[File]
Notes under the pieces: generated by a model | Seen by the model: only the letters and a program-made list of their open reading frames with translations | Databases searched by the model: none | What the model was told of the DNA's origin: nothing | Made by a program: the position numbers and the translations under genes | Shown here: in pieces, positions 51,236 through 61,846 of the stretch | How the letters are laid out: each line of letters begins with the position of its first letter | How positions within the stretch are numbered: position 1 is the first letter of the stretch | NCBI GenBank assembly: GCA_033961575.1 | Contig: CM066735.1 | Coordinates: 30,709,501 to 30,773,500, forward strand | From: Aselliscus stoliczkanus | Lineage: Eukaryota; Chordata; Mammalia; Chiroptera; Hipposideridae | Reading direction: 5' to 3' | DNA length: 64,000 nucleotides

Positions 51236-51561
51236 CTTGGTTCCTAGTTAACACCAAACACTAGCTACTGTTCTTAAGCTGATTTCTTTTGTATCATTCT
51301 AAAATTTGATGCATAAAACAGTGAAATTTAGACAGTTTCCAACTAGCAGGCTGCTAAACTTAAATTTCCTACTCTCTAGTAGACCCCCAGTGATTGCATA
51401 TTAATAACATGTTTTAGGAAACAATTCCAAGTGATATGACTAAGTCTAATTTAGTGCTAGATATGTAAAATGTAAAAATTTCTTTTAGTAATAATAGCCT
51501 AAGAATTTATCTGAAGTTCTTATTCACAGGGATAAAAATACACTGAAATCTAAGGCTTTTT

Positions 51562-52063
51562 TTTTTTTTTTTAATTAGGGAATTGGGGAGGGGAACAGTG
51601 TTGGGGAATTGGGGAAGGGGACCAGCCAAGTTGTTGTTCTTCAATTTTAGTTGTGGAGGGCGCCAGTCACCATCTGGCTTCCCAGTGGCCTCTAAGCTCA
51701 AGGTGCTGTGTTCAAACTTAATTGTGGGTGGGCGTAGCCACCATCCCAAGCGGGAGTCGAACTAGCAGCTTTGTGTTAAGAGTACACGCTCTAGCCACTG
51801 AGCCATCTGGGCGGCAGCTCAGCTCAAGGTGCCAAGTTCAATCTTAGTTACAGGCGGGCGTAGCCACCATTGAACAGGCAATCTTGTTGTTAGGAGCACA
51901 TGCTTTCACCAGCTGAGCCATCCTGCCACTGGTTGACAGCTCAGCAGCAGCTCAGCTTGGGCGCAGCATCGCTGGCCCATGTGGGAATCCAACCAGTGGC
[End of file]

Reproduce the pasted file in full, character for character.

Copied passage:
Notes under the pieces: generated by a model | Seen by the model: only the letters and a program-made list of their open reading frames with translations | Databases searched by the model: none | What the model was told of the DNA's origin: nothing | Made by a program: the position numbers and the translations under genes | Shown here: in pieces, positions 51,236 through 61,846 of the stretch | How the letters are laid out: each line of letters begins with the position of its first letter | How positions within the stretch are numbered: position 1 is the first letter of the stretch | NCBI GenBank assembly: GCA_033961575.1 | Contig: CM066735.1 | Coordinates: 30,709,501 to 30,773,500, forward strand | From: Aselliscus stoliczkanus | Lineage: Eukaryota; Chordata; Mammalia; Chiroptera; Hipposideridae | Reading direction: 5' to 3' | DNA length: 64,000 nucleotides

Positions 51236-51561
51236 CTTGGTTCCTAGTTAACACCAAACACTAGCTACTGTTCTTAAGCTGATTTCTTTTGTATCATTCT
51301 AAAATTTGATGCATAAAACAGTGAAATTTAGACAGTTTCCAACTAGCAGGCTGCTAAACTTAAATTTCCTACTCTCTAGTAGACCCCCAGTGATTGCATA
51401 TTAATAACATGTTTTAGGAAACAATTCCAAGTGATATGACTAAGTCTAATTTAGTGCTAGATATGTAAAATGTAAAAATTTCTTTTAGTAATAATAGCCT
51501 AAGAATTTATCTGAAGTTCTTATTCACAGGGATAAAAATACACTGAAATCTAAGGCTTTTT

Positions 51562-52063
51562 TTTTTTTTTTTAATTAGGGAATTGGGGAGGGGAACAGTG
51601 TTGGGGAATTGGGGAAGGGGACCAGCCAAGTTGTTGTTCTTCAATTTTAGTTGTGGAGGGCGCCAGTCACCATCTGGCTTCCCAGTGGCCTCTAAGCTCA
51701 AGGTGCTGTGTTCAAACTTAATTGTGGGTGGGCGTAGCCACCATCCCAAGCGGGAGTCGAACTAGCAGCTTTGTGTTAAGAGTACACGCTCTAGCCACTG
51801 AGCCATCTGGGCGGCAGCTCAGCTCAAGGTGCCAAGTTCAATCTTAGTTACAGGCGGGCGTAGCCACCATTGAACAGGCAATCTTGTTGTTAGGAGCACA
51901 TGCTTTCACCAGCTGAGCCATCCTGCCACTGGTTGACAGCTCAGCAGCAGCTCAGCTTGGGCGCAGCATCGCTGGCCCATGTGGGAATCCAACCAGTGGC